(2017) Biographical Drama (Fox Searchlight) Domhnall Gleeson, Margot Robbie, Kelly Macdonald, Will Tilston, Alex Lawther, Stephen Campbell Moore, Richard McCabe, Geraldine Somerville, Phoebe Waller-Bridge, Shaun Dingwall, Tommy Rodger, Sam Barnes, Mark Tandy, Richard Dixon, Nicholas Richardson, Ann Thwaite, Allegra Marland, Victoria Bavister. Directed by Simon Curtis

 

The Winnie the Pooh stories and children’s books are among the most beloved on the planet. Who doesn’t long for the simpler times of the Hundred Acre Woods, the love and affection of Eeyore, Piglet, Tigger and of course Pooh himself? When the books were originally written between the wars, they were tonic for the troops, taking a country that had lost so much in the Great War and if not healing at least allowing those wounded and broken by the horrors of World War I to escape it for awhile.

The author, A. A. Milne (Gleeson) was himself  a soldier in that war, fighting in such places as the Battle of the Somme. When he arrived home, he suffered from what was at the time called shell shock but is better known today as Post Traumatic Stress Disorder. The backfires of cars, popped champagne corks and balloons bursting were enough to trigger Milne with terrifying flashbacks to the war; London had become intolerable for him so he hauled his young bride Daphne (Robbie) to the countryside of East Essex and set about trying to heal.

Shortly thereafter, Daphne gave birth to Christopher Robin (Tilston) whom his parents dubbed Billy Moon. Like most upper class parents of the time, they enlisted a nanny – Olive (Macdonald) whom Billy named Nou – to do the bulk of the child rearing. Daphne disliked the country life immensely, missing the parties and the culture of London and eventually went back to the big city, with no firm date as to when she might return. To add to Milne’s misery, Nou was also obliged to return home due to a family crisis, forcing Milne to spend time with his tow-headed son.

Against all odds the two end up bonding and Milne finds solace in the little adventures that the two set up for Billy’s beloved stuffed bear Pooh. Milne becomes compelled to write the stories down, first as a poem and then as children’s books which prove to be wildly popular. Daphne and Nou both return home and the family basks in the success for a short time.

But the public clamors to meet “the real Christopher Robin” and the clueless parents aren’t above trotting their progeny around for personal appearances, interviews and publicity stunts without a thought of what this might be doing to the boy. With Milne writing sequels and the demand growing exponentially, the real Christopher Robin begins to wonder if he himself is as loved as the fictional one by his parents and the resentment begins to grow and grow and grow.

Considering the joy and lightness of the Pooh books, this is a dark tale indeed and parents thinking that this is suitable for young children brought up on the Disney versions of the characters should be dissuaded from that thought. The themes here are very serious and adult and some of the scenes of war and its aftermath are likely to produce nightmares in the very young.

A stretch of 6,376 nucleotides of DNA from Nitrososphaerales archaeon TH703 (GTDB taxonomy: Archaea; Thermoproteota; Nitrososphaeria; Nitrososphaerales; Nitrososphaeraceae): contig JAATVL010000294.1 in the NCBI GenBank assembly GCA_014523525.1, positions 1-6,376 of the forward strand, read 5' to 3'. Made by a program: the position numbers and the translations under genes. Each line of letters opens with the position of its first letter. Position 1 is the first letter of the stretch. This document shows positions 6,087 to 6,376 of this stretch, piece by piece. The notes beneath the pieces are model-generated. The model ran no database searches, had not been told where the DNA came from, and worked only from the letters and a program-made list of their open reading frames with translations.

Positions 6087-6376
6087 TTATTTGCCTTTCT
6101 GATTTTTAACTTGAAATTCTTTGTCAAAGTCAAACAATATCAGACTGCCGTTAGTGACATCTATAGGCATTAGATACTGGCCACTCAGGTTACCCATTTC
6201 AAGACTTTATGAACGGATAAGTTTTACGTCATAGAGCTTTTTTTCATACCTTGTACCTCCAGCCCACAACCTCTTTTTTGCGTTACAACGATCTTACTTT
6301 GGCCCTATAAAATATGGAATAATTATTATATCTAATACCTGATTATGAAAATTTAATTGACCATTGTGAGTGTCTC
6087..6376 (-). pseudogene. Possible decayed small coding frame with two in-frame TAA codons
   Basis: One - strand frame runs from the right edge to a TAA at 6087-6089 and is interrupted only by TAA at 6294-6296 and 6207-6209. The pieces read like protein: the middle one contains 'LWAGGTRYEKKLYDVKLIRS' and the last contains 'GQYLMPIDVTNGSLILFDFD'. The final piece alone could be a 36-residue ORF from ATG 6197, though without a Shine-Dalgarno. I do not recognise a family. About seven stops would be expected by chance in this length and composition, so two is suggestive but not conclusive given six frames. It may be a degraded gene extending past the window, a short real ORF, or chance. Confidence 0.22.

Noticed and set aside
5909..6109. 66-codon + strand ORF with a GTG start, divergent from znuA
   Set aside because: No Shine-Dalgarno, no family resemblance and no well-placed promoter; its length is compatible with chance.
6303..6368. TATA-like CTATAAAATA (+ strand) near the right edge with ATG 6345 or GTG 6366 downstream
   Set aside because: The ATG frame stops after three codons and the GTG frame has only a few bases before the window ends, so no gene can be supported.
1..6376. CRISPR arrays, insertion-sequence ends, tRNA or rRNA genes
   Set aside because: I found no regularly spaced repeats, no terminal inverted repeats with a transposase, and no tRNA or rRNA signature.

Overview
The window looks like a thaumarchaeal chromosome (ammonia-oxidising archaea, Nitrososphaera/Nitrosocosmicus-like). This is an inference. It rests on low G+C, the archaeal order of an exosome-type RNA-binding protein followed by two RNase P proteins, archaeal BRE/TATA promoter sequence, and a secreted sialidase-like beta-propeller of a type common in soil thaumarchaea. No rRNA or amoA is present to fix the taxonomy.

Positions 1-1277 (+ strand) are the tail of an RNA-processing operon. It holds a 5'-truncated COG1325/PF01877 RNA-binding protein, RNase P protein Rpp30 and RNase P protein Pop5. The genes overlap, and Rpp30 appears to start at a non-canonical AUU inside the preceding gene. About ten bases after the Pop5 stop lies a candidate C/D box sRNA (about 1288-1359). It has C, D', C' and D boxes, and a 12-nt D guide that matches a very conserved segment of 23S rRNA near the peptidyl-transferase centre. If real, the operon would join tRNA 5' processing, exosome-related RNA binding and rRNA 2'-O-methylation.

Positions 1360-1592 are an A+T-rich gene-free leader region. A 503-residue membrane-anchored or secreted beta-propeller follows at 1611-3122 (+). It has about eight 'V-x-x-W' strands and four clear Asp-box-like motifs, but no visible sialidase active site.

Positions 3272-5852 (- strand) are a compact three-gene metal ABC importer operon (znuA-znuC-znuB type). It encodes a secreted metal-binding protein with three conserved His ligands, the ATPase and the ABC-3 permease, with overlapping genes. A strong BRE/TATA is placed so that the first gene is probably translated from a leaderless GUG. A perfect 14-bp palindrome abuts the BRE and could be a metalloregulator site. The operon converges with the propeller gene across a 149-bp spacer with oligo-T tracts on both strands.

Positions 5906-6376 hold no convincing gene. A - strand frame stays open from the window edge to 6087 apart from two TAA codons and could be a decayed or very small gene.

The odd thing is that most of the people in this film are thoroughly unlikable; Daphne who is a whining harpy who is completely self-centered (it is well known that in reality her son refused to speak to her for the last 15 years of her life), A.A. (called Blue by his friends) who was also self-absorbed and nearly broken and even young Billie Moon acts out an awful lot (understandably). Only Nou comes off as genuine, sweet and caring; fortunately for us she’s also the narrator In fact Macdonald just about steals the show here but I think it’s because the character is a life preserver in a stormy sea of selfishness throughout the film.

Although the film is said to be “inspired by true events” I understand that the filmmakers stuck pretty close to the facts which makes this almost tragic. There are moments of magic, yes, but Milne’s condition is so often and so thoroughly thrust in our faces that after awhile we want to grab Curtis and yell in his face “WE GET IT!!!!” The story of the creation of one of children’s literature’s most beloved characters is not a happy one and while I admire the warts and all portrayal of the Milne family, at the end I was longing for an escape into the magic of the Hundred Acre Wood myself.

REASONS TO GO: Kelly Macdonald gives a marvelous performance as the nanny. The film really picks up momentum during the middle third.
REASONS TO STAY: Tilston is a bit overbearing. The filmmakers overplay the PTSD element.
FAMILY VALUES: There are depictions of bullying, war violence, brief profanity and themes about coping with the aftermath of war and of parental exploitation.
TRIVIAL PURSUIT: The real Christopher Robin had one daughter, Claire, who was born with Cerebral Palsy. She passed away in 2012 at the age of 56, 16 years after her father did.
CRITICAL MASS: As of 1/15/18: Rotten Tomatoes: 64% Positive Reviews. Metacritic: 54/100.
COMPARISON SHOPPING: Finding Neverland
FINAL RATING: 6.5/10
NEXT:
Daddy’s Home 2